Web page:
Studies offered by Pew Research show that seniors who are active on social media experience lower rates of depression, a deep sense of remaining connected to their loved ones, and are happier than those who are unfamiliar or uncomfortable using platforms like Facebook.
Over 50 percent of seniors throughout the United States use social media websites at least once per day, mostly for:
- Staying close to family members
- Exploring new hobbies and interests
- Reconnecting with past friends
- Talking to other like-minded seniors
- Sending/receiving pictures of grandchildren
Social Media Etiquette for Seniors
Considering how social media use continues to grow among seniors, it’s a good idea to be aware of common mistakes that can leave you vulnerable to personal and financial harm.
Check out the following information that can help you maximize the value of social media without compromising your welfare.
Don’t Share Too Much Personal Information
Most social media websites will request your name, birth date, and location to sign up, but you can adjust your personal settings so that the rest of the world does not have access to such personal details.
Do not share or message others with details regarding personal bank accounts or your social security number to protect your assets and identity.
If you are planning an upcoming trip or vacation, do not publicly publish any information around where you are going and how long you will be gone for to protect yourself from burglars.
To protect your children and grandchildren from online predators, do not share their personal information with the public, such as their names, ages, the schools they attend, or their home addresses. If you are trying to communicate these details to another family member or friend, send them a direct message instead.
Sharing Images and Pictures on Social Media
It may be tempting to share an image or a picture that a loved one has posted, but it’s important to remain cautious when considering this action.
The person who originally posted such content may have privacy settings in place that are compromised when you share it with your friends and followers. You should also ask others if they are comfortable with you posting pictures of them, especially if children are involved.
Considering the risks associated with cyber bullying and identity theft, the best thing you can do is to ask before you publicly share pictures of young family members or friends.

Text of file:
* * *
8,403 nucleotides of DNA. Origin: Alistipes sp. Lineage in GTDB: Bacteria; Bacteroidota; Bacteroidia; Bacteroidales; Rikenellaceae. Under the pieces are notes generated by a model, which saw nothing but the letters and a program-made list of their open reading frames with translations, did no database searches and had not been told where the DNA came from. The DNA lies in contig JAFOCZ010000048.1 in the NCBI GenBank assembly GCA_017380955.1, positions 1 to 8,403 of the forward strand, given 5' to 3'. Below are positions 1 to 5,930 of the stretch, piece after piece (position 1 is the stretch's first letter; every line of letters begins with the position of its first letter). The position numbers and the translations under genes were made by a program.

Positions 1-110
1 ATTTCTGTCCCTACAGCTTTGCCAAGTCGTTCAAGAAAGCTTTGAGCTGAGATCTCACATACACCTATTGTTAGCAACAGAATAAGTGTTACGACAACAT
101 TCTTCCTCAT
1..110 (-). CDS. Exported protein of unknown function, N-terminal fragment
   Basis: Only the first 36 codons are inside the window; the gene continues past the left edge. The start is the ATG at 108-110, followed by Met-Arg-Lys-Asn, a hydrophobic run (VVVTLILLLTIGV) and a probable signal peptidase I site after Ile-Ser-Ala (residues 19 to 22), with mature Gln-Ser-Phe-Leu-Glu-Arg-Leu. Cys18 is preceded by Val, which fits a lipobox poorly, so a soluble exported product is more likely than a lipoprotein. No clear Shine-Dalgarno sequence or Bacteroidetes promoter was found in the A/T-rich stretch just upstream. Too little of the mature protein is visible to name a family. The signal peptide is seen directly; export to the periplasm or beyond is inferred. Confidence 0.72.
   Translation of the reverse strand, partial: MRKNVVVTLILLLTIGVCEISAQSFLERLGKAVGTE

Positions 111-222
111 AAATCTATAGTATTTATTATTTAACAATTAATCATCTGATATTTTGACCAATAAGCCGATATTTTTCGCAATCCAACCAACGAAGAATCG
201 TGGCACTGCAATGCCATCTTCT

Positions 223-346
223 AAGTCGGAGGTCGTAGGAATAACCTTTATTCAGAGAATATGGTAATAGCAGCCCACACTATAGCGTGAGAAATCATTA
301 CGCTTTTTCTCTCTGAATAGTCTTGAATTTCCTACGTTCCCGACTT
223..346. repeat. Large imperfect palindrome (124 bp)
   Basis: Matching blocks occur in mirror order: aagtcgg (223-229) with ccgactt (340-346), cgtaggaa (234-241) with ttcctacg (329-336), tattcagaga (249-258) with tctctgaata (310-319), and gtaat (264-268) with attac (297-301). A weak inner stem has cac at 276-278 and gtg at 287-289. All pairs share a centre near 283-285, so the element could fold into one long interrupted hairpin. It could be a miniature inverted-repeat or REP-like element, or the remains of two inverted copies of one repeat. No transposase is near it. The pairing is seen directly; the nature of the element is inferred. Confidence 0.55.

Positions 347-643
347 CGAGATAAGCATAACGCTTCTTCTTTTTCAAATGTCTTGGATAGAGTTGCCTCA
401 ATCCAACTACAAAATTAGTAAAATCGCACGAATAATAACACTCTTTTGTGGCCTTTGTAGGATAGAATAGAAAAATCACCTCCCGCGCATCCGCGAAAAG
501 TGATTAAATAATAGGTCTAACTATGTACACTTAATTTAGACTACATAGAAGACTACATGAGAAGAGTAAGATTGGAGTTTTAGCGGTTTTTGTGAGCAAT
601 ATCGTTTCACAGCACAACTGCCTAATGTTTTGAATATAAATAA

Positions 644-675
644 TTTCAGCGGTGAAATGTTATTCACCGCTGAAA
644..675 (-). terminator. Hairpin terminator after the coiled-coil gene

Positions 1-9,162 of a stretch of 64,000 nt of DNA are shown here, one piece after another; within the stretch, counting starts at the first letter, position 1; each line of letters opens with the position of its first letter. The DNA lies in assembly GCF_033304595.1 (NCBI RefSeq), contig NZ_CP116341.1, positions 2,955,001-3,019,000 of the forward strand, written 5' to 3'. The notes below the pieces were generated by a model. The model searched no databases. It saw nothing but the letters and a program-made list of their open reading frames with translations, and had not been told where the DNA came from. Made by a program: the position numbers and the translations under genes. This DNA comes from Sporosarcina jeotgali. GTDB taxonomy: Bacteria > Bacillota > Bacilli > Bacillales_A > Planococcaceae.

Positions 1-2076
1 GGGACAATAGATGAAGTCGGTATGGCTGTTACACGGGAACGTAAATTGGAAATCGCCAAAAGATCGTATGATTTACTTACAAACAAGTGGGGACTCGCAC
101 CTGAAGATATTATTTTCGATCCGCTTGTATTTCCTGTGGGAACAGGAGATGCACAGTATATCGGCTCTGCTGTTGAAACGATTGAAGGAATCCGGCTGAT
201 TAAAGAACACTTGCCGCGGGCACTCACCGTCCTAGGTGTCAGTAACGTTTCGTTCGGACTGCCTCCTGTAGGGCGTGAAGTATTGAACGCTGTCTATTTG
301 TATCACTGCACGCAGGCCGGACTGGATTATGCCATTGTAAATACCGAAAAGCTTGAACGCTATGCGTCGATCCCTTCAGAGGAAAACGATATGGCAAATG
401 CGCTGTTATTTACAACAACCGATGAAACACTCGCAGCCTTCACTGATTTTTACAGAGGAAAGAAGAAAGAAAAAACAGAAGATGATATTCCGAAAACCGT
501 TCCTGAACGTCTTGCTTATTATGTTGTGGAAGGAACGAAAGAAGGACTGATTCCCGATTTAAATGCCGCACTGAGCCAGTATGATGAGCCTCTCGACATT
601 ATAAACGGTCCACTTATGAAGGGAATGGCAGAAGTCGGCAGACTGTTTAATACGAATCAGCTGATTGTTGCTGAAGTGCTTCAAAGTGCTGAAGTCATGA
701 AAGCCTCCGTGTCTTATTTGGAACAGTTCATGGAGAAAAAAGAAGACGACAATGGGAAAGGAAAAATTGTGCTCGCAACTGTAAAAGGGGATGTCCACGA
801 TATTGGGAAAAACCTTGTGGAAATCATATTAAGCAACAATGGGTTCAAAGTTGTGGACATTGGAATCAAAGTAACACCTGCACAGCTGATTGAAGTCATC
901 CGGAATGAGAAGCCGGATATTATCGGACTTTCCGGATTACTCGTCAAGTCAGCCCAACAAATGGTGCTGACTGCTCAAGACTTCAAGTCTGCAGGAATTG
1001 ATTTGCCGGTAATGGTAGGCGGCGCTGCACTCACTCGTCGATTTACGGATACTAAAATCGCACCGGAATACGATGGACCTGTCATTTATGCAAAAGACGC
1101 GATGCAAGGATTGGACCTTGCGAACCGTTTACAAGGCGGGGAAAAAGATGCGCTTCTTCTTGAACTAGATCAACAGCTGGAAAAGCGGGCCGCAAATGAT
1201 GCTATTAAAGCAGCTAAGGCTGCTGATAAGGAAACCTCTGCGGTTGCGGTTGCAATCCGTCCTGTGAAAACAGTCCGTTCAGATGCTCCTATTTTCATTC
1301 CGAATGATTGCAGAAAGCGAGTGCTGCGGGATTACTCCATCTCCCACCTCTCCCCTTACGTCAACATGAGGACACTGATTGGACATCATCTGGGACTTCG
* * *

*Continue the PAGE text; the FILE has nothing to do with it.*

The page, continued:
Be Careful What You Comment On
Social media websites give users the freedom to express personal opinions about popular or trending topics.
Just because you can tell the world what you think or believe in, doesn’t mean you should when it comes to protecting yourself and those you love.
Be mindful of how your comments may be perceived, especially when discussing other people’s attributes or personal choices.
You don’t want to accidentally offend someone you care about because of something you said or posted online.
If you see someone you know engaging in an online debate or arguing, try to resist the temptation of jumping in to speak on behalf of your loved one. Putting yourself in between other’s arguments or debates may seem intrusive or overbearing, and may cause embarrassment if you aren’t aware of the context of their conversation.
How Seniors Can Express Their Feelings and Ideas on Social Media
Now that you understand the rules for protecting yourself and your loved ones when using social media, it’s important to know more granular details that speak to how you express yourself.
- Do not post messages or share comments with ALL CAPS. Doing so tells others that you are upset and yelling, rather than making a point.
- Emoji’s or small pictures that express emotions are meant to support your thoughts and opinions e.g. What a beautiful day in Beaverton!!! Try not to use too many emoji’s though, as they may become annoying to your friends and followers or cause your message to become confusing to understand.
- Hashtags (posts that include the # symbol) are meant to organize pictures and posts so that they can easily be found by others social media users. Use these when trying to share content that directly relates to specific friends and family members, such as family vacation photos or reunion updates.
The Best Way to Learn Social Media Etiquette Is to Practice – Start Today!
Knowing every point associated with proper social media etiquette is not as important as understanding basic rules that help protect the privacy of you and your loved ones.
Although it’s great to keep each of these points in mind when communicating or sharing information online, it’s important not to allow yourself to be intimidated and turned off by social media.
Websites like Facebook and LinkedIn allow you to stay connected with loved ones, learn new information about world events, and meet with like-minded seniors throughout Beaverton.
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12520 SW Hart Road
Beaverton, OR 97008
10880 SW Davies Rd
Beaverton, OR 97008